PRESS RELEASE: MENG, VELÁZQUEZ, CHU BILL WOULD ASSIST SMALL BUSINESSES HARMED BY CORONAVIRUS

SBA Disaster Loans Would be Made Available for Virus-Impacted Firms

WASHINGTON, D.C. – Rep. Grace Meng (D-NY), the First Vice Chair of the Congressional Asian Pacific American Caucus (CAPAC), Rep. Nydia M. Velázquez (D-NY), the Chairwoman of the House Small Business Committee, and Rep. Judy Chu (D-CA), the Chairwoman of CAPAC, have introduced legislation aimed at assisting small businesses that suffer economic harm from the coronavirus outbreak. 

“Small businesses are the backbone of our economy in Queens and throughout New York City,” said Meng. “They enhance our neighborhoods, bring investment and innovation to local communities, and provide jobs to area residents. But concerns about the coronavirus have hit many small businesses hard. In fact, I have heard from many Asian American-owned small business owners in my district that they are severely struggling. We cannot let them suffer. Government must be a strong partner in helping small businesses succeed and we must not abandon them in their time of need. I call on all my colleagues to immediately pass this legislation so that our entrepreneurs and small businesses can get back on track. When small businesses succeed, America succeeds!”

“Small businesses around the country and in New York City are beginning to feel the economic effects of the coronavirus,” said Velázquez. “Many of our Asian-owned businesses in New York have already experienced a decline in sales due to misinformation, fear and stigma associated with the virus. The bill we’ve authored will help businesses access federal loans if they suffer losses related to the outbreak.”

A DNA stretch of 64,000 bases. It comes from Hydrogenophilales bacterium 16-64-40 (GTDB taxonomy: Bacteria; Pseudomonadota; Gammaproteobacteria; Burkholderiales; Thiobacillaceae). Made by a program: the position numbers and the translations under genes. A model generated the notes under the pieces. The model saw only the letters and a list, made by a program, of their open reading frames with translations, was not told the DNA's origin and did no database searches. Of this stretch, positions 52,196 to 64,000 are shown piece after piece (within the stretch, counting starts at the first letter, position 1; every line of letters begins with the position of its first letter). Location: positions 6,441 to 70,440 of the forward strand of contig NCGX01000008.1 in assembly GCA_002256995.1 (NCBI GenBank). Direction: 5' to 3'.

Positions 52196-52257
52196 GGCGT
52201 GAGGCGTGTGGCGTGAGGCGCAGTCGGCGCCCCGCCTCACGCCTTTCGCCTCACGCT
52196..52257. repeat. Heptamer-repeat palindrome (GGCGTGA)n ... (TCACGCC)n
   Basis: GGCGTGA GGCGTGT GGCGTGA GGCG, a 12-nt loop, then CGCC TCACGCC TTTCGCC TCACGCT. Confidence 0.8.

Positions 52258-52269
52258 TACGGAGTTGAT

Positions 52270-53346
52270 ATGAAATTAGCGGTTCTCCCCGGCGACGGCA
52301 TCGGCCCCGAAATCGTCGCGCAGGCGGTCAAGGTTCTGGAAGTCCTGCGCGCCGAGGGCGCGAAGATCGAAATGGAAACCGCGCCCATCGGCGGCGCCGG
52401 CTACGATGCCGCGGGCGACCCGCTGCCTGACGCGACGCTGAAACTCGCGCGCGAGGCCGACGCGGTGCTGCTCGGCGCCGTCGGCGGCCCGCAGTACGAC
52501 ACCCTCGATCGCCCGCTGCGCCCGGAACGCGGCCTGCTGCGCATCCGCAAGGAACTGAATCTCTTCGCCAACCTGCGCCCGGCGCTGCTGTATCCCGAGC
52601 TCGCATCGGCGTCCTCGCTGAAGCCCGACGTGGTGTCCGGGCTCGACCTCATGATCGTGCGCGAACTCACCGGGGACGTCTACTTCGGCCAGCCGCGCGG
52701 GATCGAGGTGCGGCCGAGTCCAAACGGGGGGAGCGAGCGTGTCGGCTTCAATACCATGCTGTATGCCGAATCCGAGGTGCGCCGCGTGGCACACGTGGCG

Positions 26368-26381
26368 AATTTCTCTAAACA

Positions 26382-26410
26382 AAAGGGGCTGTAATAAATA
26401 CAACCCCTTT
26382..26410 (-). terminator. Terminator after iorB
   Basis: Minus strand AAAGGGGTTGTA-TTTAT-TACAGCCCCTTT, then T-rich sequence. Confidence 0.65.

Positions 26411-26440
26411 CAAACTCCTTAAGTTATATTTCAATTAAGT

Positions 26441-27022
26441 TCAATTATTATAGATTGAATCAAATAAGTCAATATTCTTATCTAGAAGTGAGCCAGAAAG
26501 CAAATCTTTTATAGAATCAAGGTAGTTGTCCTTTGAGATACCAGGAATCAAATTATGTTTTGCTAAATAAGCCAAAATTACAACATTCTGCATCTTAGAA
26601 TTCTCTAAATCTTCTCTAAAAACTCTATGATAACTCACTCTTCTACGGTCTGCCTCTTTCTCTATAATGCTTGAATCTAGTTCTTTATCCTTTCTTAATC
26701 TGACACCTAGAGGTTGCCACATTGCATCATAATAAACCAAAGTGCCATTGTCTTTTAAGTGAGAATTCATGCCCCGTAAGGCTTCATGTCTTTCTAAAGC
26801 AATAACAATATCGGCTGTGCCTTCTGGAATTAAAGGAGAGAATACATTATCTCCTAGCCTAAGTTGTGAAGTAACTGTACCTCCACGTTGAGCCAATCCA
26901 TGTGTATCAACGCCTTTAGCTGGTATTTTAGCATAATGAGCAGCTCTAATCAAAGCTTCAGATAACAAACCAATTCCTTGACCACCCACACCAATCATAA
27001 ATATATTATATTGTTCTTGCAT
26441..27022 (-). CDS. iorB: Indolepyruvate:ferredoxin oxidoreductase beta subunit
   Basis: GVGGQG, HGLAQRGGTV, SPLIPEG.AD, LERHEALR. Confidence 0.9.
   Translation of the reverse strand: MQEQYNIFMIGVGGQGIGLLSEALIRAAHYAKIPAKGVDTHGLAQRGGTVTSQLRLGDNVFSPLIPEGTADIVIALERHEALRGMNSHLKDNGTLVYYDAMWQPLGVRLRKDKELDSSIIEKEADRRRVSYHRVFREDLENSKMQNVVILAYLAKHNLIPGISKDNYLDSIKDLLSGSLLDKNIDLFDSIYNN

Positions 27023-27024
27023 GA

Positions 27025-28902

“The spread of COVID-19 has nothing to do with race or ethnicity, but that has not stopped dangerous misinformation and xenophobia from spreading faster than the disease itself,” said Chu. “In my district, some Asian-owned businesses are reporting a 50% drop in customers, and that’s the case elsewhere around the country as well. For instance, in New York City, before there was even a single case of COVID-19, some restaurants saw as much as an 80% decline in customers. We have even seen instances of illegal, fraudulent letters that baselessly urge people to avoid Asian-owned businesses. These are serious losses that can have long-lasting impacts on our local economies. We cannot let misinformation and fear ruin communities and businesses. This bill would help by providing necessary assistance to help our Asian-owned businesses continue to operate in the face of a disaster they had no control over.”